In Baltimore, she said, kids who are arrested at 12 or 13 years old for assault often end up charged with attempted murder or murder later in life. As she saw it, a Baltimore commission similar to that of Milwaukee could bring together officials from a broad array of agencies — schools, housing, parole and probation — to analyze common threads between those kids' lives.

"You start seeing where maybe it could have gone a different way, start considering what went wrong, what was missing, what everybody could do better, et cetera, so over time, you can start developing and implementing new policies," she said.

"The bottom line was that the program speaks for itself in Milwaukee and has had a tremendous success rate," Brooks said, and so "was worth considering and trying" in Baltimore.

Former Assistant State's Attorney Roya Hanna, a homicide prosecutor under Bernstein who resigned in early April and is now a defense attorney, also traveled to Milwaukee. She said she had mixed feelings.

"It had a lot of potential," she remembered thinking, "but it also was not necessarily designed for Baltimore."

She wasn't convinced a commission would have as great an impact in Baltimore as it did in Milwaukee, because some of the communication between prosecutors and police started by the Milwaukee commission already exists in Baltimore.

Hanna also had concerns, she said, about how prosecutors would square whatever work was produced by the commission with their own preparations for trial in homicide cases — and how that might affect the discovery process.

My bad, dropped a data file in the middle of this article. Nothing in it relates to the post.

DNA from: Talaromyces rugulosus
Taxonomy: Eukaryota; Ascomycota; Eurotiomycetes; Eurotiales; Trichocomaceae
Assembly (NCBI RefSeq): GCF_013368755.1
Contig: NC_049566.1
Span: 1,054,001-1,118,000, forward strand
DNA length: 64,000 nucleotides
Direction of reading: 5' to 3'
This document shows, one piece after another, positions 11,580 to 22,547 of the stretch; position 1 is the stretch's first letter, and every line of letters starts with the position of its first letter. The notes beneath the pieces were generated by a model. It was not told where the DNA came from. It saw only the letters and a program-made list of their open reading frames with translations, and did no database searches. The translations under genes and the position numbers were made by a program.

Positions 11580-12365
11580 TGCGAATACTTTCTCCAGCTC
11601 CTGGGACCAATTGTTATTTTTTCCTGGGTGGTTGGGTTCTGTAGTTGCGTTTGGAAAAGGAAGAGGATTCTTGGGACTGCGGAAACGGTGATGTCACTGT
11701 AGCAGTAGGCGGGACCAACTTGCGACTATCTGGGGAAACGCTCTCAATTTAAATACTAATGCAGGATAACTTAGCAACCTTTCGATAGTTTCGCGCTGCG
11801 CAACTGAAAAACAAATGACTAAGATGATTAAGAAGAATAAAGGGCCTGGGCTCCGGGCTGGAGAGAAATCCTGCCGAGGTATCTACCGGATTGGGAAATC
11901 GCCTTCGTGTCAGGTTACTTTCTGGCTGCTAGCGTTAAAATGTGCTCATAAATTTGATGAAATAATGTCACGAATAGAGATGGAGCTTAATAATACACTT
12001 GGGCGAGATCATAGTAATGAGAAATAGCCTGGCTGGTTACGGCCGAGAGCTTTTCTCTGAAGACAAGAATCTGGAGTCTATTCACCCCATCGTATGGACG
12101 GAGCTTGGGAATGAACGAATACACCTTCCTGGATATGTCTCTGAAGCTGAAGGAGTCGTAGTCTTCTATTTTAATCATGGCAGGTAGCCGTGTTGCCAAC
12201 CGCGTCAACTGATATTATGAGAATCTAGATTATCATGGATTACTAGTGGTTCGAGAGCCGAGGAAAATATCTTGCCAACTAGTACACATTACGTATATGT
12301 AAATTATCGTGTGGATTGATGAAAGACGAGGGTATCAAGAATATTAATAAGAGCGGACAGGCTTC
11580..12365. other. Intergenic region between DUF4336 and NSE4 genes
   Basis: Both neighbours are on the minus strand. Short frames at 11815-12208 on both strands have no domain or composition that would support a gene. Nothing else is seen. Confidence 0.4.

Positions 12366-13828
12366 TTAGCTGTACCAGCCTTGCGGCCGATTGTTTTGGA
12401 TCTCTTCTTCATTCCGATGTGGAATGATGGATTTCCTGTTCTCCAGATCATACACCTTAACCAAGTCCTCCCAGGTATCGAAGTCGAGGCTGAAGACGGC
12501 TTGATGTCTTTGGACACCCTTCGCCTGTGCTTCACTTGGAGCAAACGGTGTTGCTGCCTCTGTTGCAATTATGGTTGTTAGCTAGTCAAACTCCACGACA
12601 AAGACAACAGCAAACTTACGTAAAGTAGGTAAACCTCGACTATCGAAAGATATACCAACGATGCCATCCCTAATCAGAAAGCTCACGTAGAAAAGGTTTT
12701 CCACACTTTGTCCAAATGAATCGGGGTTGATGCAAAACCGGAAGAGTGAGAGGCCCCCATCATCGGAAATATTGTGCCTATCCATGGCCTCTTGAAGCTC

If the commission chased data — or tracked a gun — beyond the boundaries of the state's existing case against a homicide suspect, she said, it could produce "red herrings" along the way that "could be problematic to the prosecution."

Hanna thought the program would prove most beneficial in improving "accountability" in the Baltimore crime fight — including with the "violent repeat offenders" that officials say they are now targeting — by analyzing how often ex-offenders get into trouble while on probation and how prosecutors could improve those outcomes.

"The commission would have been good in that it would add a different perspective on accountability, and a different perspective in terms of what can be done to prevent the homicides, where the ball is being dropped," Hanna said. "If everyone is [committing crimes] on probation, maybe we can do something to supervise them better or not offer probation as much."